Alternative tunings, and more specifically, open tunings on the guitar have long been employed by rock legends like Jimmy Page and Kieth Richards. But, these open tunings are also very popular amongst a new generation of acoustic guitar players. Not only can open tunings inspire new ideas when composing and covering songs, they also can lend to beautiful textures that are easy to play!
In her course, Open Tuning Handbook: Rhythm, Vicki Genfan shows you chord shapes and songs you can start playing in 5 of her fondest open tunings.
Here are 3 free open tuning guitar lessons from the course. For the full course, check out Vicki Genfan’s Open Tuning Handbook: Rhythm on TrueFire!
Csus2 Tuning & Overview
This is a tuning that has no 3rd in it, hence the feeling of suspension. We can call this Csus2, the 2 being the note D. It can also be referred to as a 9. Some things are a bit confusing when it comes to naming chords. Sorry. The low C makes this tuning very full sounding, but you may find that your 6th string becomes a little loose. It’s OK – just be aware of it and you may choose not to hit the string quite so hard. I use medium gauge strings and that makes it easier to handle the lower tunings (13-56). However, for now you’ll probably be using light strings since that makes playing easier overall. If you decide to use open tunings often, or if you keep one guitar in open tunings and another in standard, you can experiment with different string gauges. You can even just replace your 6th string.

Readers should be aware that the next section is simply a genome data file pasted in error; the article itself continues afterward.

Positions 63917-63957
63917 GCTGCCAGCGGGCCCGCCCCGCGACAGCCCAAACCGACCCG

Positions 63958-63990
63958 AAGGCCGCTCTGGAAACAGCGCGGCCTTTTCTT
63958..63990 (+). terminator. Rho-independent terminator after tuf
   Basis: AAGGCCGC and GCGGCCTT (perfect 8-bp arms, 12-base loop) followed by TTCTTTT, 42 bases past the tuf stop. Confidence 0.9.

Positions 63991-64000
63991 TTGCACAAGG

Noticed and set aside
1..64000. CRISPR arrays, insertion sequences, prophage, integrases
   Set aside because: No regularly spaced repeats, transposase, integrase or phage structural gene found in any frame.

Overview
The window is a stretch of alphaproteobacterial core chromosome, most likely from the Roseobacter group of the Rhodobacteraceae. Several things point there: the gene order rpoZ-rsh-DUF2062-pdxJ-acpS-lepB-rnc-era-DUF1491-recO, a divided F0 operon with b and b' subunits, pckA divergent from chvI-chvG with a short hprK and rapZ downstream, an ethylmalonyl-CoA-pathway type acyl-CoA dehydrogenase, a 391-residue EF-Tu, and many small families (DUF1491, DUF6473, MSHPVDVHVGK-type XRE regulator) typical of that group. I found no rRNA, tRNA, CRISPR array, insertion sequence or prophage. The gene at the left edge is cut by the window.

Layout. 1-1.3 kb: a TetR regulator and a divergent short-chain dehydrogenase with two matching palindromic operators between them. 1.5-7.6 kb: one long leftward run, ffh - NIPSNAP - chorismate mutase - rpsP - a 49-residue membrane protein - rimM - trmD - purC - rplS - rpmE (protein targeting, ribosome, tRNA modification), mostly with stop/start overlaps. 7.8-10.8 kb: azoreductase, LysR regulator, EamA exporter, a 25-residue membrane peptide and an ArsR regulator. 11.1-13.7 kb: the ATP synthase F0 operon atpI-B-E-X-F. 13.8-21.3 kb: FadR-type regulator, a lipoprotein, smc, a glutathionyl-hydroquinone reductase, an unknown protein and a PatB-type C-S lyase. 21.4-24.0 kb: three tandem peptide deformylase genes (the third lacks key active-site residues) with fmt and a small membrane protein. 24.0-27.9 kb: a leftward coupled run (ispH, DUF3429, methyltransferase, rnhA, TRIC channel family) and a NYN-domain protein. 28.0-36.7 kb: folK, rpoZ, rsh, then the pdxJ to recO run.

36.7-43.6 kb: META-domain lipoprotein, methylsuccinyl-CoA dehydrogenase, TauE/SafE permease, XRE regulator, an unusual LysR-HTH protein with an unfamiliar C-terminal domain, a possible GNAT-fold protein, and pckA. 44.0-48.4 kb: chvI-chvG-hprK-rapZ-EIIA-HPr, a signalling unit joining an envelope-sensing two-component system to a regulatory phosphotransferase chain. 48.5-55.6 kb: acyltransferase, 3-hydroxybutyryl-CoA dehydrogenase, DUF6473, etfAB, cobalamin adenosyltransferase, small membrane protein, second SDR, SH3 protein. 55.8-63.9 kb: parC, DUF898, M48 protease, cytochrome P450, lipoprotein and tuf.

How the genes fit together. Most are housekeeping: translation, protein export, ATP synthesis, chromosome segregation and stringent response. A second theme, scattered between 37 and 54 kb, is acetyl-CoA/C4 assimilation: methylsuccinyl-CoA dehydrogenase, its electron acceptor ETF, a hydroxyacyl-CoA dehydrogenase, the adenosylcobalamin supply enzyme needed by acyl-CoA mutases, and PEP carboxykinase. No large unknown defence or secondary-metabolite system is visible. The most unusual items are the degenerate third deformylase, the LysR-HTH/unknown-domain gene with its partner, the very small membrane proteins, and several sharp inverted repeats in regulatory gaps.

I vi ii V Etude: Csus2 Performance
Notice how I keep the top strings ringing (1, 2 & 3) throughout this entire etude. You’d be surprised how easy it can be to accidentally mute those strings while you’re changing chords.
I vi ii V Etude: Csus2 Breakdown
The “Travis picking” pattern combines bass notes with syncopated notes on the higher strings. Often times the bass notes are alternating, especially if the root of the chords is on the 6th or 5th strings. This etude adds the hammer-on technique to the basic Travis style picking pattern. If the pattern is new to you, take your time and get it in your hands and fingers before adding the hammer-ons.
Digging these free open tuning guitar lessons? Check out Open Tuning Handbook: Rhythm.